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From sweeping volcanic beaches to a canyon nestled in the rain forest; Pangandaram is rich in exotic and intensely beautiful landscapes. With a bit of surfing experience in Cornwall behind me, I remembered how much I loved surfing and was enthralled by our surfing lesson; being a pro surfer is my new goal. However, the most unique and interesting day by far was our visit to ‘green canyon’ and ‘green valley’; a river with waterfalls surrounded by the jungle and a canyon literally in the rainforest- hands down the most beautiful place I’ve ever been to. Everything about that day was incredible; riding on mopeds through plains of rice fields, trekking through the jungle, leaping off endless waterfalls, swimming deep into the caves. Yet green canyon was like somewhere out of a David Attenborough documentary; our guide carefully helped us swim through the river and jump and scramble through the canyon on rocks and which were full of millions of tiny scuttling crabs (I picked them up and threw them at my friend- she wasn’t very happy). Limestone cliffs towered either side of us and the noisy rainforest hung above our heads; I remember floating on my back in the water and seeing the drops of water from the rainforest falling directly on my face- a moment I will never be able to fully capture on words. Of course, we would never have discovered any of this or been able to do it safely without our guide who also helped me do a 10m jump and climb a dangerous looking cliff; he is getting an incredible review on tripadvisor. Amazingly the whole day only cost £15; it is a must for anybody who ever visits pangandarm.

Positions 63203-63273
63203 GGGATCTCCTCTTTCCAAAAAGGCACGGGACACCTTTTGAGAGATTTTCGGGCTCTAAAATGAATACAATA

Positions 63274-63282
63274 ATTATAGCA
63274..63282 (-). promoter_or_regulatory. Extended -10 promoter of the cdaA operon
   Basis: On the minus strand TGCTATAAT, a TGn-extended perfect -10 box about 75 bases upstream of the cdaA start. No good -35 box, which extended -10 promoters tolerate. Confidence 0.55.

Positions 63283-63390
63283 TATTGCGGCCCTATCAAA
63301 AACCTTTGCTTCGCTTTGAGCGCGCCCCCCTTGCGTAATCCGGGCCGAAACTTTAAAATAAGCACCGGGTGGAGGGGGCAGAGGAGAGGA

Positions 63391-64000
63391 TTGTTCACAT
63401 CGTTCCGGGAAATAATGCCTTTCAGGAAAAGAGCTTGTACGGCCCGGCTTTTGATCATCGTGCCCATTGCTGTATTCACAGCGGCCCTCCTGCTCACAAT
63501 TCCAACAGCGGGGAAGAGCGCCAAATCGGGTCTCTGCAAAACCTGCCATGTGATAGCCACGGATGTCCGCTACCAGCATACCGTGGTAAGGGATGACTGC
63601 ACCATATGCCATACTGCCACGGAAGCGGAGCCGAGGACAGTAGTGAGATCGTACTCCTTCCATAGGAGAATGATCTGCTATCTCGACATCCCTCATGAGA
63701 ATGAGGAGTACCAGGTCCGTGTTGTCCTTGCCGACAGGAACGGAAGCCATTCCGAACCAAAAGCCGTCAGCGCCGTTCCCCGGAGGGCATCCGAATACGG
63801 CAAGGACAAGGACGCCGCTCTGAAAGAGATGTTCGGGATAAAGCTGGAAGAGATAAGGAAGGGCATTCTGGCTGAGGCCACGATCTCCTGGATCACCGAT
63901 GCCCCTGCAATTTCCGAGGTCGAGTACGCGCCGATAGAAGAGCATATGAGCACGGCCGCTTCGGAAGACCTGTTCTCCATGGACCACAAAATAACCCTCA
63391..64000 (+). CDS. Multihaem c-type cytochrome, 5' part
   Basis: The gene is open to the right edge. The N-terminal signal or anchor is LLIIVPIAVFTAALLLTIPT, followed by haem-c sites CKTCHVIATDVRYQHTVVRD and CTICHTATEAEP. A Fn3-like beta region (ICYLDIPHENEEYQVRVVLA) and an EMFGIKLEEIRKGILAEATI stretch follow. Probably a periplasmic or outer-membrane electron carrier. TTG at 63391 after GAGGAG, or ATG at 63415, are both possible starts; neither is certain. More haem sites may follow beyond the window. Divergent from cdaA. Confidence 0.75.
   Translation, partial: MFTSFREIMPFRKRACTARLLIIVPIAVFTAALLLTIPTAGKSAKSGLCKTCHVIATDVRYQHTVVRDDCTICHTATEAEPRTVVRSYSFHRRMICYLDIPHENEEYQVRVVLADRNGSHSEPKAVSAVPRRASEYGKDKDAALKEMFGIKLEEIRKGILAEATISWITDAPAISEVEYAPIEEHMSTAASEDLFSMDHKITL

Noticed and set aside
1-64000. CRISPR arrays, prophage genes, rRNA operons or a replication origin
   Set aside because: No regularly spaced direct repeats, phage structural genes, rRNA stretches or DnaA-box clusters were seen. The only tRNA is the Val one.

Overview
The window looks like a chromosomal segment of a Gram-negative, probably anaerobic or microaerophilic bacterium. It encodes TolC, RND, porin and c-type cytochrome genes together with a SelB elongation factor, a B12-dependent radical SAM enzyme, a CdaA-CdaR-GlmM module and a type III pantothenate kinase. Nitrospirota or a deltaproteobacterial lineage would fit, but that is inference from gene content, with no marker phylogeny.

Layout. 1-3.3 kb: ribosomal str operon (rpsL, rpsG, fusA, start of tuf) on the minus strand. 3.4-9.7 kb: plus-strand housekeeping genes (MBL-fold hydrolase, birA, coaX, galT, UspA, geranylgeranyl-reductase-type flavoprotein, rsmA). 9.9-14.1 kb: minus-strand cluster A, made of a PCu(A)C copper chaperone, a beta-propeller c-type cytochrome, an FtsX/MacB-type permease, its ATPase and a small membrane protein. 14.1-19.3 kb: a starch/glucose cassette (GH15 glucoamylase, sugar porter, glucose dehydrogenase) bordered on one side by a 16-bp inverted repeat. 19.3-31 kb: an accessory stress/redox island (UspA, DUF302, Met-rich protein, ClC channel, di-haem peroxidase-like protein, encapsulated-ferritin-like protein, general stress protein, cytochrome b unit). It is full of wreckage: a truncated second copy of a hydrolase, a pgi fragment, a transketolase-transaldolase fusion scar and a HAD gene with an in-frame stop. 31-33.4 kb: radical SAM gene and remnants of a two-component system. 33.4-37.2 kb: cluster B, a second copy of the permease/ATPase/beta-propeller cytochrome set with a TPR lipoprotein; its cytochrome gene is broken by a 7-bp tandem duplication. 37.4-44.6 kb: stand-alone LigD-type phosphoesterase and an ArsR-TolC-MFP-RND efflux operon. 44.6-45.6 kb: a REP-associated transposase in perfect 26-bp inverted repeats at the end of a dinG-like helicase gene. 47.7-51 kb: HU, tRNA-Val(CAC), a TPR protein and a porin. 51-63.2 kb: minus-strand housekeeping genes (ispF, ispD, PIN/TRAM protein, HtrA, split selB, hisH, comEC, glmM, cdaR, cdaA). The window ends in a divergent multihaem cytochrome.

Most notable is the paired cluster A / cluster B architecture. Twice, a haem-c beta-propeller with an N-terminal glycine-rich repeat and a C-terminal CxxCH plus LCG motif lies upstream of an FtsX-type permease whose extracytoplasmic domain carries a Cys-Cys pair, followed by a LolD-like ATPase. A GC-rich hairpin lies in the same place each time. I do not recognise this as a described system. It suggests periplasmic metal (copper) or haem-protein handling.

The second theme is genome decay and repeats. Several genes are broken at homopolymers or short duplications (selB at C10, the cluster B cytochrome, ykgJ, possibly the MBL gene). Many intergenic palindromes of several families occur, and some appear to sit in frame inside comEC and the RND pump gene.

One of the things I loved most Java overall was a lovely balance between having backpackers about but not being overrun by western tourists; it meant the people we met were generally more interested in java as a place over getting drunk and lying on the beach. Thus, although Yogyakarta, one of the biggest cities in Java known for its artistic and creative charm, had tourists everywhere, still managed to sustain it’s unique Javanese culture. With graffiti and street art on every street, Yogyakarta is clearly a centre for political and creative thought; a strange paradox in such a traditionally Muslim country. Although I loved Yogyakarta I unfortunately arrived on a bad note. I had been suspicious of many tiny bites climbing up my legs to be the dreaded bed bugs and although my friends said they were sure I was fine, as soon as I arrived in Yogyakarta a man (there always seems to be a man hanging around the hostels who helps you with everything, we call them ‘myman’) pointed at me and said bed bugs and knew I had come from Pangandaram. So, I had to wash every single little thing I own and wear my friends clothes and bags for the whole of Yogyakarta. I would love to say the bed bug trauma ended there but it didn’t; the terribly itchy bites continued to crawl up my legs when I arrived in Gili T (the notorious party island). In fact, I didn’t just have bed bugs but according to the clinic I also had infected bites and scabies. After almost bursting into tears I paid 50 pounds for an injection in my bum, antibiotics and antibiotic cream. Of course another tenner on top of that to wash everything I own. Who knew bed bugs could be such an ordeal?